The inclusion of history: When it comes to Hallmark Movies & Mysteries’ films, history is not often included in the story. This is because most of the stories focus on the current situations going on in a specific location. Since Aurora Teagarden Mysteries: Heist and Seek incorporated Elizabethan history into their script, a unique identity was given to that film. It also made the project somewhat educational. Personally, I know a limited amount of information on the Elizabethan era. After hearing the explanation behind “Leicester’s Gift”, I feel like I gained more knowledge about Queen Elizabeth. While this movie doesn’t replace a history lesson, it at least starts the conversation.
The absence of the “don’t-get-involved” cliché: There have been times in the Aurora Teagarden series where Aurora is told to not get involved in a case. She is even told this after she had successfully solved more than one mystery. In the series’ thirteenth movie, I’m glad the creative team chose to not include the “don’t-get-involved” cliché! While Lynn tells her not to get in the police’s way, Aurora is never told not to solve the mystery. In fact, there is one scene where Aurora encourages her mom to continue being the voice of reason in her life. This was such a great subversion of expectations, as it gives Aurora freedom to solve the mystery but has someone in her corner to hold her accountable. This creative choice allowed Aurora to be recognized as the intelligent yet imperfect woman that she is!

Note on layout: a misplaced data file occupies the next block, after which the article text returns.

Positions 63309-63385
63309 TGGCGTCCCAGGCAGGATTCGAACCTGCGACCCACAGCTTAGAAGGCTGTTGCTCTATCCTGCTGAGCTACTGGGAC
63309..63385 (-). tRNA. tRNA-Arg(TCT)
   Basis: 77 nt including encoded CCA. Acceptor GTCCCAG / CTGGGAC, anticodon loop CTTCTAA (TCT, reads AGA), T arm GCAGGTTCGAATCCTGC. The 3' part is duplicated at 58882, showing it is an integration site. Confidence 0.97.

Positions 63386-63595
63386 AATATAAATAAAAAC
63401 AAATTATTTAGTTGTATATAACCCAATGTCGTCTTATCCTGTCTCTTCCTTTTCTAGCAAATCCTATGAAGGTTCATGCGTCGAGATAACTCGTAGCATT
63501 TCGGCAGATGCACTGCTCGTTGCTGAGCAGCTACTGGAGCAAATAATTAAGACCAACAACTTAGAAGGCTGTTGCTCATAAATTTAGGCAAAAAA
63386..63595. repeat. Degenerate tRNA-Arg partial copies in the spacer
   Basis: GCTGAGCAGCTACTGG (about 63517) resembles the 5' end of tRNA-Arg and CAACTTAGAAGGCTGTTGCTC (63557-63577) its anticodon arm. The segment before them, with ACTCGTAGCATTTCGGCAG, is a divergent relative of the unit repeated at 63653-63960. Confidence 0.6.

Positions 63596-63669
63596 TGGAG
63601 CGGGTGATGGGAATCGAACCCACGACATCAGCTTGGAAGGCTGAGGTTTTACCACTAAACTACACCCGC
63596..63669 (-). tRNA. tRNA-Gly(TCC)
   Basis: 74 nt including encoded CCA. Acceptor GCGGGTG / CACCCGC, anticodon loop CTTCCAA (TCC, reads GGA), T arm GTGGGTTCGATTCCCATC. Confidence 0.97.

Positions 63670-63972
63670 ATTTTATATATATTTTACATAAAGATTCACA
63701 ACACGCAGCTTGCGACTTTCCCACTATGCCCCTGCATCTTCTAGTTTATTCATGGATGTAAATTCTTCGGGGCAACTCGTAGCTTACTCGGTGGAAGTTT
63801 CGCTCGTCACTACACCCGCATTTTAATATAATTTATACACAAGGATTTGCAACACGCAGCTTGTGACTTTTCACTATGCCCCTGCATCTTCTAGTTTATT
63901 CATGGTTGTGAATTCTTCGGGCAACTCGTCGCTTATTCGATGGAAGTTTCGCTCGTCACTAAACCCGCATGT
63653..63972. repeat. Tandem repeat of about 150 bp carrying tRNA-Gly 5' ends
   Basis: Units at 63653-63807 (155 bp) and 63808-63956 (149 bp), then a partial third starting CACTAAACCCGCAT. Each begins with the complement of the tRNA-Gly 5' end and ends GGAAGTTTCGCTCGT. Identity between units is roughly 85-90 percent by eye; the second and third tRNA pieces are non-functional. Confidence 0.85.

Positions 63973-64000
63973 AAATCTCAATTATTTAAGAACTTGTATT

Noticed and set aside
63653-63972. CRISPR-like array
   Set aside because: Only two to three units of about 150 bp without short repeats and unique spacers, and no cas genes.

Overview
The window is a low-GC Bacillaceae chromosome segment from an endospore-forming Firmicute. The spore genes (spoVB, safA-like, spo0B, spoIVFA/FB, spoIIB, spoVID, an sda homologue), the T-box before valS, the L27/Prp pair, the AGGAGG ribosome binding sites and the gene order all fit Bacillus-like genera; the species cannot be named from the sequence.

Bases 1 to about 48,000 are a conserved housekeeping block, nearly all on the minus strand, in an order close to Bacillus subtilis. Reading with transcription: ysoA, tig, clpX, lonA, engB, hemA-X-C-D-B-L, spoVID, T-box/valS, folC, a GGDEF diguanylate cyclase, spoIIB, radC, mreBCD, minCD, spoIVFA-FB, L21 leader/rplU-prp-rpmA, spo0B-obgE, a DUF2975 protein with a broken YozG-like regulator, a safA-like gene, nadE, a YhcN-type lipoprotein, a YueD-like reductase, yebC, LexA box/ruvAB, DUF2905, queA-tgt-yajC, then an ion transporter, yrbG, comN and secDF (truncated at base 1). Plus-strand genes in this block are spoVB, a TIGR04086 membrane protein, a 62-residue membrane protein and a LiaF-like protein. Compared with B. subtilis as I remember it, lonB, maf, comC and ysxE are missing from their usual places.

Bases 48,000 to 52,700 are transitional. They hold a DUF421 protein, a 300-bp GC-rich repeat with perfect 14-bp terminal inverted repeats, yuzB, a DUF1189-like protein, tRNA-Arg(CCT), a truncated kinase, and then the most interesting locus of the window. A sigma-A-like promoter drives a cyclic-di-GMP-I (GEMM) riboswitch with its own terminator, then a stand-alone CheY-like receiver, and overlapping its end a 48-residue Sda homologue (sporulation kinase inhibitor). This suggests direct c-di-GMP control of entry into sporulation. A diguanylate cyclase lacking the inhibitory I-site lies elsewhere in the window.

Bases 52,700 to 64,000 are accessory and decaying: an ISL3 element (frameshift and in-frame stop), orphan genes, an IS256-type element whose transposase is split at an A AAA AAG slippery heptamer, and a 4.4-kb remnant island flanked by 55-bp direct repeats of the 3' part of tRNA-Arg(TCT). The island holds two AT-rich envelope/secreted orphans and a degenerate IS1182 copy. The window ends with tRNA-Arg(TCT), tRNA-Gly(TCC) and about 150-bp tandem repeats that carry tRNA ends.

What I didn’t like about the film:
Nick’s engagement proposal: In the trailers for this movie, Nick’s attempts of proposing to Aurora were heavily emphasized. This part of the story, in the film’s marketing, was highlighted more than the plot. Personally, I think this was a creative mistake. It didn’t play as large of a role in the story as I expected. But, because it was shown in the advertising, Nick’s proposal attempts felt predictable. As soon as it was introduced in the film, I correctly predicted the outcome. The proposal’s resolution also felt predictable.
A limited amount of suspense: Suspense has a consistent presence in the mystery series on Hallmark Movies & Mysteries. However, some movies contain less suspense than others. This is certainly the case for Aurora Teagarden Mysteries: Heist and Seek. While watching the movie, I noticed how the suspense was used sparingly. In my opinion, I like seeing a healthy amount of suspense in a mystery film. It helps the film maintain a good pace and it creates higher stakes for the story. Since this installment of the Aurora Teagarden series adopted less suspense, it almost gave the story lower stakes than usual. It also felt like the overall level of urgency was on the lower end of the spectrum.
Under-utilized clues: In my review of Mystery 101: An Education in Murder, I talked about how the clues were found in the spoken dialogue of the suspects. This was a unique creative choice that worked for that film. Aurora Teagarden Mysteries: Heist and Seek chose to incorporate physical clues as well as the perspectives of the suspects. Unfortunately, the script provided an imbalance between these perspectives and the clues. This caused the suspects’ perspectives to be given more attention than the clues. The majority of the clues consisted of paper, which created a lack of variety to the types of clues that were found. If the creative team knew how the clues were being under-utilized, they should have placed the clues within the dialogue like Mystery 101: An Education in Murder.
My overall impression: